Now, back to the partying that we did on Confession-Eve. It was Mike’s office party that kicked off the weekend. And it was So. Much. Fun. The event was a cooking class at Blue Ribbon Catering/Cooking School on Lake Union. We kicked off the evening with appetizers – that were already prepared for us (Ham Croquettes with Garlic and Saffron Aioli, fruit and cheese platters and plenty ‘o wine.) We were then divided into three groups and one went to each station. Our first was with a national-award winning chef (who specializes in Cajun cuisine). There we made Cider-Glazed Pork Tenderloin with Flambeed Apples and White Wine Galic Sauce Green Beans. This chef was so intense (and fun!) – you could tell he’d been in the biz a long time. He could reach his finger into a boiling pot to taste and even had an involuntary eye-twitch while savoring the flavors to discern if they were just right. (I was impressed with his eye twich.) I was put on shallot-chopping duty for the wine-sauce (that I later made on the stove). I stood there mincing the shallots in all my Christmas party finery with tears dripping down my face. Good thing I’d worn waterproof mascara.

Our next station was the wine cellar where the owner of the Blue Ribbon Cooking School taught us how to make Sweet Potato Gnocchi in a brown butter sage, fresh nutmeg sauce. Holy Cow. I’m pretty sure I died. Butternut squash, sweet potato pretty much ANYTHING and I’m a HUGE FAN. It was delicious. Amazing.

Our last stop was the salad and dessert station where we plated salads (kinda boring) and made Liquid Chocolate Cake with Caramel Sauce. I’ve decided that in another life I should volunteer myself out for food tastings. Needless to say, once we sat down for the dinner (that we’d made), we were all fairly famished and ready to enjoy the fruits of our labor. Our fruits were delicious!

The most crazy weekend of Christmas festivities has come and gone for us and now we get to just sit back and enjoy the season. Tomorrow we’re taking the kiddos to see Santa and the drummers at Bellevue Square. We’re all pretty pumped. (Think Buddy the Elf, “Santa!! SANTA!!!!” That’ll be me.)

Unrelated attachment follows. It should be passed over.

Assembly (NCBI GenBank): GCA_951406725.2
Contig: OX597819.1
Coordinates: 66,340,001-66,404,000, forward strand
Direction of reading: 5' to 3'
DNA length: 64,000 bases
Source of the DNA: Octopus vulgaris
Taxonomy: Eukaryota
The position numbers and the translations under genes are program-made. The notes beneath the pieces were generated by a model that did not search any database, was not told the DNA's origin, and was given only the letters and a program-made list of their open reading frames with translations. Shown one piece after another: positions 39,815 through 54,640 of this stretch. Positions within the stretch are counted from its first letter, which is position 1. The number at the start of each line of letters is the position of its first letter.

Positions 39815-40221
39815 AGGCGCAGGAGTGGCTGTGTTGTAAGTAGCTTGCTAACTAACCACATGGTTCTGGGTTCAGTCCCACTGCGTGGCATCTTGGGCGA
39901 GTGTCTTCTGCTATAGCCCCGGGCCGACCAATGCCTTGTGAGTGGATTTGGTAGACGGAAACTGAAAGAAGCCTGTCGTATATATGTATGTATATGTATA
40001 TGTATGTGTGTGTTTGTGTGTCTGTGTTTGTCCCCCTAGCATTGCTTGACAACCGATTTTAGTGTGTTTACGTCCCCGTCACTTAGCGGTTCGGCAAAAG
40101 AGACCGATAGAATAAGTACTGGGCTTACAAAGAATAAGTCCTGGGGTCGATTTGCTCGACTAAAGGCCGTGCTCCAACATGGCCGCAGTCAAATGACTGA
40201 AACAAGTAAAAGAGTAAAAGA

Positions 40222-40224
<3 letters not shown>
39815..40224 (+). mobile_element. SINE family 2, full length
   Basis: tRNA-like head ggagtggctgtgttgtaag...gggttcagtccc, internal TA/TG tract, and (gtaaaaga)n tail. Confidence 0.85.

Monday, December 05, 2011

I suppose it’s time to provide the update that I dreaded typing. Last Thursday, I drove up to visit our Mountain House – my dream home, the one that is THE ONE. that I’ve been packing and prepping for. It felt so right. The “for sale” sign was still up (despite the “Pending” status that remained on-line). As I drove down the mountain, I noticed how the thick fog clouds blanketed Issaquah and Lake Sammamish below. It didn’t help that it happened to be magical. It was all cloudy and gloomy below, but on the top of the mountain all was sunny and clear.

That night, we had friends over for dinner and told them of our plans – prepping the house post-holidays for listing – and making an offer on the Mountain House in the New Year. (Counting on the fact that the current “Pending” sale rubbish would fall through since it was all some kind of mistake, some nasty joke, seeing as the house was OUR house). As soon as our friends walked out the door, and I stood in the quiet of the kitchen doing the dishes, I felt it. A looming dread, a sad clairvoyance.

When Mike came in after putting the boys to bed I told him. “I don’t know why, but I just feel really sad all of a sudden about the mountain house.”

In the morning, the moment my alarm went off I knew. This whole thing has been weird – the feelings that I’ve had about this house. I still cling to the fact – which makes it even harder to let go – that it just felt SO RIGHT. That it felt like THE ONE (the way Mike did, the way Kayliana’s birth mom did). So, how could it not be?! I dragged myself out of bed, turned on my laptop and opened up email. Sure enough. No surprise. The email notification from informing me of “Listing updates – 1 sold.” There was the address that was supposed to be OUR address (on which I'd already mentally printed return labels)!

I’m proud to say that my first thought was, “Um, yeah, I need to go for that run.”

When I got home, Zach was sitting on the couch and I told him, “Bad news, kiddo, those OTHER people bought our Mountain house.”

“I’m sorry, Mommy,” he said. “I know how much you wanted it. I did too.”

Then, when I told Matthew (who prayed every night that we DIDN’T get the house), he did a victory fist-pump and woo-hoo’ed in the air. I told him that he wasn’t being nice like a mean winner who’s all, “Haha! I won. You lost! In your face”-about it. Seeing that I was genuinely quite sad, he dropped it.

Later that morning, at the bus stop, I told the news to a neighbor-friend, Dianna and Andrea – my running partner/dear neighbor friend who’s been pissed since Day One of my Mountain House fantasy.

“Yeah, apparently God loves Matthew more than me ‘cuz He answered his prayers and not mine,” I grumbled.

“And mine too!” spoke up Atheist Andrea.

“Oh!” Dianna said. “Apparently God decided ‘Sure, Andrea, I’ll answer your prayer of making sure Jenny doesn’t move…if it means you’ll acknowledge that I exist!'”

“Great. God loves the Atheist more than me too!” I joke. “But whatever, I guess I can give up my dream home if it means Andrea’s salvation.”

So, here we are. I will admit it feels nice to have a little more breathing room in getting our house projects done; the holidays are crazy enough without those needing to happen as well. And Mike and I’ve agreed that, we will move…just maybe not right now…not until we find (another, a different) The One. But I’m looking. Even if it takes years. Who knows, maybe the Mountain House will be back up for sale in another year or two and I will have been right afterall!